"I've never had more friends than I do today," he said Wednesday. "And when I make the final decision, I won't have nearly as many as I have now."
The governor could tap practically anyone to fill the remainder of Obama's term, which ends in January 2011. And he made it clear he's not rushing the decision: He said he'd like to make an announcement before Christmas but cautioned that wasn't a promise.
While the law sets no timetable, the appointment is likely to come before the Jan. 3 start of the 111th Congress.
Blagojevich said he doesn't have a favorite candidate and that members of his senior staff would help to vet those interested in the job. The only legal restrictions are that the person must be at least 30 years old, a U.S. citizen for at least nine years and an Illinois resident.
The governor said he didn't want to think about Obama's successor before the election because he was afraid of creating bad karma. "I had this nightmare that if I did that I would jinx him," Blagojevich said.
Still, lobbying for the spot began long before Obama became president-elect, and several Democratic politicians already have emerged as possible replacements.
Blagojevich said some candidates reached out to him before the election and that his administration would seek out others. He also wants Obama's input.
"That would have obviously a great deal of weight on the decision that I would make," Blagojevich said.
He said he had not yet spoken to Obama, whose timeline for resigning his Senate seat was unclear Wednesday.
Much speculation has surrounded members of Illinois' congressional delegation, including Reps. Jesse Jackson Jr., Danny Davis and Jan Schakowsky. Jackson and Schakowsky served as national co-chairs of Obama's presidential campaign.
The three were among the people Blagojevich called "great candidates out there. This is what makes this so difficult," he said.
Another name repeatedly brought up has been Tammy Duckworth, a disabled Iraq war veteran and 2006 failed congressional candidate. She became the governor's veterans affairs director after losing her first political race.
"I have been very focused on my current position fighting to improve benefits for the state's veterans and their families," Duckworth said in a statement. "My goal is to continue to serve my country in the best way possible."
Blagojevich wouldn't hint about who he might choose, but he did offer a list of issues he'll consider. The governor said he wants someone who shares his goals of expanding access to health care, improving the state's infrastructure and aiding Illinoisans "burdened by taxes and economic hardship."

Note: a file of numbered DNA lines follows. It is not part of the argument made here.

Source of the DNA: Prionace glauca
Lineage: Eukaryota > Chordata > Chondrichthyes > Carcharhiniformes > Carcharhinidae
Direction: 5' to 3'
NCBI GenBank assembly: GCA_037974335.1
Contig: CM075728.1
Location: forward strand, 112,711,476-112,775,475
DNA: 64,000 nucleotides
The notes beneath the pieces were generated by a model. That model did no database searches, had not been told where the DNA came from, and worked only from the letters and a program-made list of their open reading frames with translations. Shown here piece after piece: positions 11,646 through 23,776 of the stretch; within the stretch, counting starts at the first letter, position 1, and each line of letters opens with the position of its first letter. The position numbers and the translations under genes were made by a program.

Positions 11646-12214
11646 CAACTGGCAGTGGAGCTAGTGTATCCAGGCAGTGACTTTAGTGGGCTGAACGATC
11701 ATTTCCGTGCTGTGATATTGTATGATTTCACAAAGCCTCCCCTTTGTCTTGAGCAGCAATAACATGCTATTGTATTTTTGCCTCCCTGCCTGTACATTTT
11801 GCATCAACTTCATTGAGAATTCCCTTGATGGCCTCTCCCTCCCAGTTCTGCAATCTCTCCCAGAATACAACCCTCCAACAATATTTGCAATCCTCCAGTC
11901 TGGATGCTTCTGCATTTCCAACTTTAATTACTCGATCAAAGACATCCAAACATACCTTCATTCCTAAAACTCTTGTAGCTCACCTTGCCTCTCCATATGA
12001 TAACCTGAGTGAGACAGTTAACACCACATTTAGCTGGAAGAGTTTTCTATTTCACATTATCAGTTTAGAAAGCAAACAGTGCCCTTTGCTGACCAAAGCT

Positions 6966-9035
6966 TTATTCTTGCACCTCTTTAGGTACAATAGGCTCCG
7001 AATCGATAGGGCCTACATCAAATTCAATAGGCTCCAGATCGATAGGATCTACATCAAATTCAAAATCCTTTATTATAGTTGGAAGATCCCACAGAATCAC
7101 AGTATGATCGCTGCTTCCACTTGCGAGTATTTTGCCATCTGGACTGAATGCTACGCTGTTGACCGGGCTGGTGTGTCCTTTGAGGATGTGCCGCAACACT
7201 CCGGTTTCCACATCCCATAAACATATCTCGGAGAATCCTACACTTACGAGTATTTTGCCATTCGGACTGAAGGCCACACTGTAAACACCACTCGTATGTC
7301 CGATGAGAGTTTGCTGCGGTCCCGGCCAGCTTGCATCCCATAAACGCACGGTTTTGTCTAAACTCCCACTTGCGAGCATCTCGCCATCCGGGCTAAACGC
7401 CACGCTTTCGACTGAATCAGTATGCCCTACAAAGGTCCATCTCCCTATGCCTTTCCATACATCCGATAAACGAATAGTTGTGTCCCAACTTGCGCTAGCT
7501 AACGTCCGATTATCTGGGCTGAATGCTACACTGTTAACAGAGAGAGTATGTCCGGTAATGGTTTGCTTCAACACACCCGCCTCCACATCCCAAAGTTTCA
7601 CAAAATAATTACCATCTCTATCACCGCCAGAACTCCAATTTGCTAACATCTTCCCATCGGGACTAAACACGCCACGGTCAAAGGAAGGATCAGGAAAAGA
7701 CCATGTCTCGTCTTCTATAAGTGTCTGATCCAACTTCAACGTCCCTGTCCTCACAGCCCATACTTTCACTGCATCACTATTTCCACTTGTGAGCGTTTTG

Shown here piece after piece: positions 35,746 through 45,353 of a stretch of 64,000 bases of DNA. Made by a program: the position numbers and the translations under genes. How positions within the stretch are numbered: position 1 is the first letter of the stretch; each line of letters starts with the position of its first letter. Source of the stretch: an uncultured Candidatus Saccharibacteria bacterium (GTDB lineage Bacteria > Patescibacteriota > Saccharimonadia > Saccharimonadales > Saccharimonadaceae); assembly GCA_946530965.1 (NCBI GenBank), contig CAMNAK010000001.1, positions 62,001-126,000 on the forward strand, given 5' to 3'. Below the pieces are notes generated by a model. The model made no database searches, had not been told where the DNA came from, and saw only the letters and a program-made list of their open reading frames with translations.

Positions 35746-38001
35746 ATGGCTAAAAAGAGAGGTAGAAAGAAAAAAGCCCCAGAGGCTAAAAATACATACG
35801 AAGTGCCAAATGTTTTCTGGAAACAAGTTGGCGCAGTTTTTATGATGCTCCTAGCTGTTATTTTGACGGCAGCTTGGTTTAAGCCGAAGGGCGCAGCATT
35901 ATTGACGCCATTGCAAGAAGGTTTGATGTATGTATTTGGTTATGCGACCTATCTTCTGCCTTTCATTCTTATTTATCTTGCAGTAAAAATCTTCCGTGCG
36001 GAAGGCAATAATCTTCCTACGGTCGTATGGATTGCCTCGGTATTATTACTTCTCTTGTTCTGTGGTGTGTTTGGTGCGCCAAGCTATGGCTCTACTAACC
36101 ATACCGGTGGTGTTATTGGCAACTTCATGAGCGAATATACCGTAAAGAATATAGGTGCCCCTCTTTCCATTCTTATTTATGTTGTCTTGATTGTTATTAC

While Blagojevich wants a senator who agrees with his policy agenda, he doesn't want the job himself.
"I'm not interested in the U.S. Senate, I like my job as governor," he said.
Some have suggested Obama's mentor in Chicago and statehouse politics, Illinois Senate President Emil Jones Jr., who announced he would retire in January, may succeed Obama, at least on an interim basis.
Blagojevich detailed Jones' accomplishments Wednesday but cautioned reporters not to read too much into it as he lavished praise on others, including Duckworth, who he called a "superstar."
The governor said a factor in his decision might be picking someone who could seek re-election.
Jones has said Democrat Kwame Raoul, who succeeded Obama in the Illinois Senate in 2004, would be a worthy successor. Raoul said Wednesday that his appointment was unlikely, given the others interested in the job and the "pecking order."
Roland Burris, a two-term state attorney general and three-term state comptroller, has said he would accept an appointment to the U.S. Senate, if offered.
Any number of current state officials also could get the nod, including Comptroller Dan Hynes and Attorney General Lisa Madigan, both potential challengers to Blagojevich in the 2010 gubernatorial primary. If he taps either, he'd have another appointment to make.
Obama is the only black member of the U.S. Senate, and Blagojevich has been under pressure from black leaders to pick a black successor. Jackson, Davis, Jones, Raoul and Burris are black.
Secretary of State Jesse White, who is also black, has ruled out becoming a U.S. senator and said he will seek re-election.
For the governor, with an approval rating in the basement and federal investigations into his administration's handing out of jobs and contracts, appointing a black politician would seem to be a pragmatic move.
Blagojevich has heavily relied on black support in the General Assembly to advance his agenda. He also could use black voters' support in the 2010 primary.
Associated Press writer Deanna Bellandi contributed to this report.